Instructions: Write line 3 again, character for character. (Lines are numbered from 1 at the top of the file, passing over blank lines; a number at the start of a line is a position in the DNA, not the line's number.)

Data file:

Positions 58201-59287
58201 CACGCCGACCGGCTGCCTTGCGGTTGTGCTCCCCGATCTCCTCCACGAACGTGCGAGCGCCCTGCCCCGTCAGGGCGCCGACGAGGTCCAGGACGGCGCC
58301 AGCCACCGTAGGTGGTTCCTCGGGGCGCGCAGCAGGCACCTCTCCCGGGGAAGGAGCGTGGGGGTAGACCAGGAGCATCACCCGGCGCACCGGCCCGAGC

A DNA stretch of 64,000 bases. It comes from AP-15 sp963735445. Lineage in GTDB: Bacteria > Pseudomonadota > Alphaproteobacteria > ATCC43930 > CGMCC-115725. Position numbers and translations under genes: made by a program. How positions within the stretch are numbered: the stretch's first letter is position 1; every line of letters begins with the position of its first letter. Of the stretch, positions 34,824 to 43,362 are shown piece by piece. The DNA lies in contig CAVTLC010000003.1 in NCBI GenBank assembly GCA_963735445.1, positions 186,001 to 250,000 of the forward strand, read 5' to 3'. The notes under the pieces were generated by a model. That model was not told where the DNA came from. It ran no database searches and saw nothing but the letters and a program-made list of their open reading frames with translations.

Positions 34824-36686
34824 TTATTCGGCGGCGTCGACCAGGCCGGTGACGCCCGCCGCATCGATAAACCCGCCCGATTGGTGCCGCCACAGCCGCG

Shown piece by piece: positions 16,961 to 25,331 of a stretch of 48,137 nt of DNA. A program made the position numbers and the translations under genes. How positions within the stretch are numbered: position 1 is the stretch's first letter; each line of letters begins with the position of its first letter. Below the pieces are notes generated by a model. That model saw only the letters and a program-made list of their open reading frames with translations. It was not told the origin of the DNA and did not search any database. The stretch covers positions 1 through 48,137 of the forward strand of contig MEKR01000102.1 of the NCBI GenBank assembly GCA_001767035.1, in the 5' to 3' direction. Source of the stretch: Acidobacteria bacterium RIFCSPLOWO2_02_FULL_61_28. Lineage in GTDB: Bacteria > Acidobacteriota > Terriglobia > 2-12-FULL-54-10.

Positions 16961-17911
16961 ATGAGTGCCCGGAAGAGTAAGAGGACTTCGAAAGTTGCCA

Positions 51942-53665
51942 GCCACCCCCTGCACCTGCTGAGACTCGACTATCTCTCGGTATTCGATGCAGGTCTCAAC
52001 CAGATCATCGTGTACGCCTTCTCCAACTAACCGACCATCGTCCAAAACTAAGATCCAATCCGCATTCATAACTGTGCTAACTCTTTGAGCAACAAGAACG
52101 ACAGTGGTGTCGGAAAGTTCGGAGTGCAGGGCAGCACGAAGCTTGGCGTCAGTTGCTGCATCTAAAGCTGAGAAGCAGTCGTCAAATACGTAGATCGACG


58301 AGCCACCGTAGGTGGTTCCTCGGGGCGCGCAGCAGGCACCTCTCCCGGGGAAGGAGCGTGGGGGTAGACCAGGAGCATCACCCGGCGCACCGGCCCGAGC